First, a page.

Euro-Colony fantasy (was Re: Dart-Thornton (was Australian Fantasy))
s368333 at student.uq.edu.au
Tue Jun 25 21:52:19 EDT 2002
>Not necessarily. Yes, there's nasty history, but there's also non-nasty
>history -- at least in Australia you also have the hero versus the
>landscape... and a number of epic ballads! "The Man From Snowy River"
>springs to mind...
The landscape can be a very powerful element - often underestimated, but
sometimes it's the strongest character. I like books where the landscape
seems to move and direct the plot (there were a couple of scenes in DWJ's
Time of the Ghost which were like that).
There are also some books and I want to say they're by Gary Crew but they're
probably not. I'm not sure whether they're fantasy or horror. The remains of
a colonial-era shipwreck, severed hand (with a ring?), the skeleton of a
lizard, mandrakes, min-min lights. Mixed the Australian
landscape/climate/history with the cultural heritage. Freaked me out at the
Why is some of the strong *Australian* fantasy so scary/wierd? Maybe the
same reason earlier mentioned American Gods is bloody - that's part of its
being Australian. We don't have the numbers the Americans do, and even today
you can get a feeling for what it must have been like in the early days. So
vast, so strange, so wild, so empty. People Vanished. They still do.
Lassetter's Last Ride (which also has a memorable line by someone on the
verge of starvation "Missing Men Identified By Fingerprints on Tadpoles") or
Picnic at Hanging Rock (eek!), there's still a very powerful feeling of not
really belonging or understanding. Some of Paul Jennings' short stories are
very clever, very well-written and Australian too. They tap into some of the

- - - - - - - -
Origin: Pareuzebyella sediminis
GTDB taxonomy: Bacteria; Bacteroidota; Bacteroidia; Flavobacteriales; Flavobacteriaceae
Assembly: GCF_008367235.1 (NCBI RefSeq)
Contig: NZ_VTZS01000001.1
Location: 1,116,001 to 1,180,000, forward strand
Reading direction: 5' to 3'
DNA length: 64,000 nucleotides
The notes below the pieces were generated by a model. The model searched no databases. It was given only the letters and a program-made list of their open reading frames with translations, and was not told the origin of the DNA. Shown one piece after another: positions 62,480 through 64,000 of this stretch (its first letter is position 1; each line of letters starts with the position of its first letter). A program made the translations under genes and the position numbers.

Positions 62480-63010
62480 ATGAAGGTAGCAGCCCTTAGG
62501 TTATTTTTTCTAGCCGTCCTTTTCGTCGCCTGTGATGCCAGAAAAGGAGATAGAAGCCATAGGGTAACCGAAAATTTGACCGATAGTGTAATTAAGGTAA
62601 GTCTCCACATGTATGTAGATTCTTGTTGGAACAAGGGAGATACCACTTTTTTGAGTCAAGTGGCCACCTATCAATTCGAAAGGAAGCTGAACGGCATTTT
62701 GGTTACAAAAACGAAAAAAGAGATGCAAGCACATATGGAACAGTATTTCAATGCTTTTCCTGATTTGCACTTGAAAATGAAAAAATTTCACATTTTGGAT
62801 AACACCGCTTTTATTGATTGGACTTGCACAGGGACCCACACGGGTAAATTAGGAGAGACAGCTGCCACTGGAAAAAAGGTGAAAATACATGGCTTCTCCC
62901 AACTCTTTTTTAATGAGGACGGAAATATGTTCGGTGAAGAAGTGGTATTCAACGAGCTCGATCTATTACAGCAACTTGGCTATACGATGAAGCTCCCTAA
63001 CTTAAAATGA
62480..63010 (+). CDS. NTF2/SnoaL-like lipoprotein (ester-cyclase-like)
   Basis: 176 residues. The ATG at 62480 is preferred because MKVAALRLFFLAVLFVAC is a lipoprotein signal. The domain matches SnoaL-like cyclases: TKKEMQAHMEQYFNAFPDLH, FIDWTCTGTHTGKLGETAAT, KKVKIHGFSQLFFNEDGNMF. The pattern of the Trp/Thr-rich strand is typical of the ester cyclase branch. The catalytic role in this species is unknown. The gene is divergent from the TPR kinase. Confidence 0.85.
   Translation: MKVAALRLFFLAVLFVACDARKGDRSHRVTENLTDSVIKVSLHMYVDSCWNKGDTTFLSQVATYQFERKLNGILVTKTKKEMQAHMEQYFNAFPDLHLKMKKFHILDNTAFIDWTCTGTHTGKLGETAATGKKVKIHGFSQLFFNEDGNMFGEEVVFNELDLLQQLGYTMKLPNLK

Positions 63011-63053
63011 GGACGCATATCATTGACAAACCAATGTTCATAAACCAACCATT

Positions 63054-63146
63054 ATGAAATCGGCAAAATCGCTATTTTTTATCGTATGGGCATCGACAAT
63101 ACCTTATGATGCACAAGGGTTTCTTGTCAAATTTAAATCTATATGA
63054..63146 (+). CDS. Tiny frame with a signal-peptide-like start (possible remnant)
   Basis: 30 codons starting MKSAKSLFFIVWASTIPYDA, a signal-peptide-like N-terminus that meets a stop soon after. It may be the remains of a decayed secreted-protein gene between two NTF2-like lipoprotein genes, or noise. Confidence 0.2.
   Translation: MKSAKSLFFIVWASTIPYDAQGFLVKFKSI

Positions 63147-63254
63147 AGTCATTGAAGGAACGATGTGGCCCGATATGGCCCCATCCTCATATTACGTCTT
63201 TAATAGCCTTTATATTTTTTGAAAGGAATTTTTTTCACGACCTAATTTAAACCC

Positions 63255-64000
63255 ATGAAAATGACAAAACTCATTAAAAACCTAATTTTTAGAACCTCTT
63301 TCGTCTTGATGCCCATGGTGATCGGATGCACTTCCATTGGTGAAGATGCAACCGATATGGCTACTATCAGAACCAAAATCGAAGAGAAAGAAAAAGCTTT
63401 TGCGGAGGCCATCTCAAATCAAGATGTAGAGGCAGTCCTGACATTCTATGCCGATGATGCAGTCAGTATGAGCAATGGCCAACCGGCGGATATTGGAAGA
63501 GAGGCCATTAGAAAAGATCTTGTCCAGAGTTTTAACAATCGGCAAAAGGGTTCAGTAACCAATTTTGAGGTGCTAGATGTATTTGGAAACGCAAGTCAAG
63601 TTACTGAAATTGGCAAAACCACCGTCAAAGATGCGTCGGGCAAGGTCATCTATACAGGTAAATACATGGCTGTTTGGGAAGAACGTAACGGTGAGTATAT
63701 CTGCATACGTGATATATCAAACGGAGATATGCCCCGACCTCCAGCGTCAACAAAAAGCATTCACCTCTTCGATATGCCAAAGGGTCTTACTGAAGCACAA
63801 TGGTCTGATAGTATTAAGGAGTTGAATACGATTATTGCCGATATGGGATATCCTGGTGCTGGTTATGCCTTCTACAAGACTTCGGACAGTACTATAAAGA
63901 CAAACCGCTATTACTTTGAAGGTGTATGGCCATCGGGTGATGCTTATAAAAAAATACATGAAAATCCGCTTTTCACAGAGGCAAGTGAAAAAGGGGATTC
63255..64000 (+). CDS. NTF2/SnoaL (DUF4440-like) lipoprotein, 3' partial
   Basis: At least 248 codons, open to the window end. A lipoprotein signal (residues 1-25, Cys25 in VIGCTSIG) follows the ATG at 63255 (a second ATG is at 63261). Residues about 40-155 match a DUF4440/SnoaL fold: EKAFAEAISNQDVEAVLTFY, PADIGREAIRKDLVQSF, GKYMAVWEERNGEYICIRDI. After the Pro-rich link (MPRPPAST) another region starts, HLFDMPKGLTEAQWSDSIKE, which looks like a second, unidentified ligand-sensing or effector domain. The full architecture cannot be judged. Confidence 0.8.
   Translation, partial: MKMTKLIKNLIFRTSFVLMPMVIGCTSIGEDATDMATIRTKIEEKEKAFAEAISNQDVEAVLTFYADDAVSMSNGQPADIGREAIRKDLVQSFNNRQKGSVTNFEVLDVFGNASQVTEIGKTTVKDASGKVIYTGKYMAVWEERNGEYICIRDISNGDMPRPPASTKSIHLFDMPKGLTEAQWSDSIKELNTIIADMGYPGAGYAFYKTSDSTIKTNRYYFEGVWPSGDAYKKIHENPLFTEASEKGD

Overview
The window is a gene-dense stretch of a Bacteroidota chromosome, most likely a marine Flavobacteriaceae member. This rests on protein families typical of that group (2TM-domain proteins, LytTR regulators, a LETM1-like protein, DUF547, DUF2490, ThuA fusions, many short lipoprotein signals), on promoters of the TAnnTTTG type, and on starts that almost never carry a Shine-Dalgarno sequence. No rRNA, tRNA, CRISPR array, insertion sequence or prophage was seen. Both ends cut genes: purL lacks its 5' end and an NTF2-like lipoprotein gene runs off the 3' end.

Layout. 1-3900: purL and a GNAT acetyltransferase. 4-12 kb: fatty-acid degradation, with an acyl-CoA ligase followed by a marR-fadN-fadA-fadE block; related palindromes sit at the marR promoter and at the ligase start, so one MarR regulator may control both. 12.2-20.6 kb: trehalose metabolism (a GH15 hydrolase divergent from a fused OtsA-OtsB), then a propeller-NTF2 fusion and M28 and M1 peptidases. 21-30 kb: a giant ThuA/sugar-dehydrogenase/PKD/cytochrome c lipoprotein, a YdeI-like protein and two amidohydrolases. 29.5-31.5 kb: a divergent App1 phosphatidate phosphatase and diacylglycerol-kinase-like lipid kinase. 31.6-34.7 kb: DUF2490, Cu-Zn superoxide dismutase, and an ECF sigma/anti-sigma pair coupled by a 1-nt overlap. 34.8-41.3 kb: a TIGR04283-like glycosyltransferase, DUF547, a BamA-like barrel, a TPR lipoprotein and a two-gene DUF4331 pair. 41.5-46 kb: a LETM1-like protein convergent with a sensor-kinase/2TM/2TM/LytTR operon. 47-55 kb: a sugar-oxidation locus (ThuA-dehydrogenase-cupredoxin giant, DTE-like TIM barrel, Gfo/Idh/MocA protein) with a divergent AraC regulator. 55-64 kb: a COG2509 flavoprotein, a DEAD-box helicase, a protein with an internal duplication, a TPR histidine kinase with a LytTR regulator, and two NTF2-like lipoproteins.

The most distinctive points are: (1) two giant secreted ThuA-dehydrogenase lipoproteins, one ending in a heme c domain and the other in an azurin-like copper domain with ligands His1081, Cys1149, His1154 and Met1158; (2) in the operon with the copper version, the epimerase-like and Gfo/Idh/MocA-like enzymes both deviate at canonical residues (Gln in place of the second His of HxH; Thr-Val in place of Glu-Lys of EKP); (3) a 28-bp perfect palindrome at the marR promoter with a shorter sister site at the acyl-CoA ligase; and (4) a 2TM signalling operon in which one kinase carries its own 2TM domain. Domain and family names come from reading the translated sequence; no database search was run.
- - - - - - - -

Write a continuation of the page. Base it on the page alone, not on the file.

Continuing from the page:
essential wierdness of the environment (wierd to our eyes, at least). We
aren't anchored to the land by our stories as are the aboriginal people or
people in other countries. There are stories there, but we're still working
I'm not easily scared after I close the pages of a book or walk out of a
cinema (I'm very jumpy during, however. It's more fun that way). Some of
those Australian books can have me looking sideways for weeks. Easter
holidays at our home in Western Queensland, there'd usually be three boys in
the shed and half a dozen girls in the house (regular visitors). We were
going to all sleep in the shed one night, then watched Picnic at Hanging
Rock (in which NOTHING ACTUALLY HAPPENS and the rocks DON'T HAVE FACES
whatever my mother is convinced) and EVERYONE slept in the house.
Just walking along our road there were prints all over - goanna, echidna,
cow, pig, dingo, other things I never recognised. In the bush, you'd hear
noises and swear there was something there. Things move in the long columns
of light between the trees. Knowing about explorers, about buried shepherds,
about axe-heads, escaped big-cats, about my father's dam-dwelling bunyips
and my mother's stories told to keep little girls from wandering out the
gate (they always had happy endings, but still!), about scrub-bullocks,
about Azaria Chamberlain who would have been a week or two older than me if
she had lived, and then add the fact that if I was out alone it was usually
because I was trying to chase the dairy cow home for the night and it was
getting dark, and the cow-skulls in the ironbark scrub had a touch of Yorick
about them in daylight but could scare the wits out of you if you tripped
over them in the twilight (and someone who visited once had a t-shirt with a
giant carnivorous kangaroo on it)... I always moved a little quickly back to
the house and shut the door on my heels. (None of this helped by the certain
knowledge of snakes and red-backs and the fact we had an outdoor toilet
(i.e. thunderbox) until I was 15).
Oh, we have the stories now, all right. We just haven't had the time to get
comfortable with them! There's something of the horror of the
not-quite-known in old European folktales, but their fantasy can afford to
be a lot more light-hearted. I think we still live in an imaginative
dark-ages - and the imagination works overtime in the dark.
Hve blásnautt er hjarta sem einskis saknar.
How destitute is a heart that misses nothing.
- Ýmir, Einar Benediktsson
s368333 at student.uq.edu.au
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